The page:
Mount Hope cemetery sits at the intersection of Liberty Street and Wardle Avenue. It is the lone burial area on Youngstown's East Side, and began its existence as a potter's field in the 1800s as the final resting place for indigent farm workers.
I have an aunt and uncle buried there -- Willie and Emma Lee Buston. Some of you may also have loved ones buried there.
The cemetery, now known as Mount Hope Veterans Memorial Park, has fallen into disrepair over the years. Vandals have overturned headstones and damaged the small chapel; the site has been used as a dumping area for trash and dead animals.
The cemetery has had several owners since the 1920s. The most recent was the Rev. William Duke Jr., who died in 1985. The property has been turned over to his widow, Kathryn, but she does not have the finances to maintain the property.
The city of Youngstown sporadically has cut and cleared the graveyard.
A deal to sell it to local businessmen who would properly maintain it fell through in the late 1980s.
Who's doing the work: East Side neighbors and relatives of those buried at Mount Hope got together in 1992 to clear away trash and waist-high weeds from the plots. The graveyard is now being maintained by a dedicated group of volunteers and the 176-member Donald Lockett Veterans of Foreign Wars Post 6488.
The post, which got involved with Mount Hope in the 1990s, has had the Ohio National Guard come in and clean and grade neglected parts of the cemetery.
Tony Feldes and Clarence Watts of Youngstown, members of Post 6488, have been involved with the Mount Hope Cemetery Beautification Committee, the nonprofit group that is soliciting funds and volunteer help to keep the cemetery in proper condition.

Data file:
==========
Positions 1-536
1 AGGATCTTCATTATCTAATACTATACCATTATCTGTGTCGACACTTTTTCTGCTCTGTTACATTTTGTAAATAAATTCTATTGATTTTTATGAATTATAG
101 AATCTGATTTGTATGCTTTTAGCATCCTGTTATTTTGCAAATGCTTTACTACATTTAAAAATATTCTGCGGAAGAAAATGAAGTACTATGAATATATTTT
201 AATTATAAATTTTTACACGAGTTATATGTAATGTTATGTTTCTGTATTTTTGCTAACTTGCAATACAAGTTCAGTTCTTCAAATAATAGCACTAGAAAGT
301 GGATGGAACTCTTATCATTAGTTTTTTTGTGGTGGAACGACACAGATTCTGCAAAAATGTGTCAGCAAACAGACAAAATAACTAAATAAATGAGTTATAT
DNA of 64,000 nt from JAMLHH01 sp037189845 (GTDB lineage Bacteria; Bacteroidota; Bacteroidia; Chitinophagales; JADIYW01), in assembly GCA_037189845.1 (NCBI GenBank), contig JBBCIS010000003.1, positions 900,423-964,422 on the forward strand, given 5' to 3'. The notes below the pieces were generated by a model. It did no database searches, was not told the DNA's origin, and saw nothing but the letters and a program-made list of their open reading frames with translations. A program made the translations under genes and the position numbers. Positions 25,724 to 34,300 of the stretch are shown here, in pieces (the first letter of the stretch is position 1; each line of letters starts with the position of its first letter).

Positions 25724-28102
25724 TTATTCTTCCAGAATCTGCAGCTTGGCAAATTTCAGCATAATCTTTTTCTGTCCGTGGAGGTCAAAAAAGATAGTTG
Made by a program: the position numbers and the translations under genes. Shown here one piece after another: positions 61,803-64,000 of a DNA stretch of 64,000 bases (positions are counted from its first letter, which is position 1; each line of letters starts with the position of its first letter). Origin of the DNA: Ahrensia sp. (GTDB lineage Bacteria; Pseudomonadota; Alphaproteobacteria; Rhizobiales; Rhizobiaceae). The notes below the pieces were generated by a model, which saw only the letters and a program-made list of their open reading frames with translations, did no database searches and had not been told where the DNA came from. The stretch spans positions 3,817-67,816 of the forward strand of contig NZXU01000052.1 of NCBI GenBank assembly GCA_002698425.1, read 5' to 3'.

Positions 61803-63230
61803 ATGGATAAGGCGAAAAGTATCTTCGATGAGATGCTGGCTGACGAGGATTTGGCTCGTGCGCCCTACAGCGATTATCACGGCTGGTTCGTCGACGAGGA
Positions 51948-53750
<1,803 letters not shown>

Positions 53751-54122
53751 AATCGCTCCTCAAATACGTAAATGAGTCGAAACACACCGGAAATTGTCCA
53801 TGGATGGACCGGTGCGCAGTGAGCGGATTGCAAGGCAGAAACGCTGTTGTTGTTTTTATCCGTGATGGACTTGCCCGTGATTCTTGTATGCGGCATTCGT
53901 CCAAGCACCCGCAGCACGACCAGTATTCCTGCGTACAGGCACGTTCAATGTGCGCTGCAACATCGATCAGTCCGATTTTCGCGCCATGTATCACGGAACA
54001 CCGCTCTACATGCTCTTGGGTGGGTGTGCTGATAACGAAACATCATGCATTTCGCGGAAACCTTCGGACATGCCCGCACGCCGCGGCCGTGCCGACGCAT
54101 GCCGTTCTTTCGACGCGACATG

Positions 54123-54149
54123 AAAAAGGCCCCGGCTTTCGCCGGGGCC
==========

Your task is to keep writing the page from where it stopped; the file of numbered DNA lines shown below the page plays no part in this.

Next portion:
They explained why it's important for Mount Hope to be maintained.
"We got involved with Mount Hope because there are, to date, 486 known veterans buried there," Feldes said. Those veterans died for their country in the Civil War, Spanish and American War, World wars I and II, the Korean War and the Vietnam War.
"There is a mistaken assumption that the graveyard is for blacks only. That is wrong. Since it was initially a potter's field, all funeral directors from throughout the city have used it for burials," Feldes added.
The cemetery once occupied 13 acres, but is now about 10 1/2 acres because some property has been sold, Feldes continued.
Watts, known to his friends and fellow veterans as "Buddy," explained just one aspect of the expense incurred in maintaining the graveyard.
"To make one grass-cutting, most people want about $1,000," Watts said. "To keep the area looking nice, it takes about eight to 10 cuts per year, depending on the weather."
Priorities: Feldes said despite the efforts of the beautification committee and the post, there is still much that must be done at Mount Hope. The committee and the post have outlined the top three funding priorities. They are:
UInstallation of a drainage system. The cemetery's drain tiles have collapsed over the years and, during wet weather, the center of the cemetery resembles a pond, Feldes said.
UResearchers are needed. The post and the committee have done their best, but professional help must be obtained to find all the people interred at Mount Hope.
"I want to see the veterans buried there get the respect that is their due," Feldes said. "They died for this country. The color of their skin doesn't matter."
Feldes and Watts said the post would like to place 33 headstones in granite and bronze on the proper plots for veterans, but that has been difficult to do because of the cemetery's poor condition. Many sites also don't have memorial markers for identification purposes.
There is no excuse for deliberate desecration of a cemetery. Post 6488 and the committee have taken on the challenge to make sure Mount Hope can be restored to a place of dignity.
To help them in their efforts, send your tax-deductible contribution to Mount Hope Cemetery Beautification Committee, care of National City Bank, 795 N. Garland Ave., Youngstown 44505.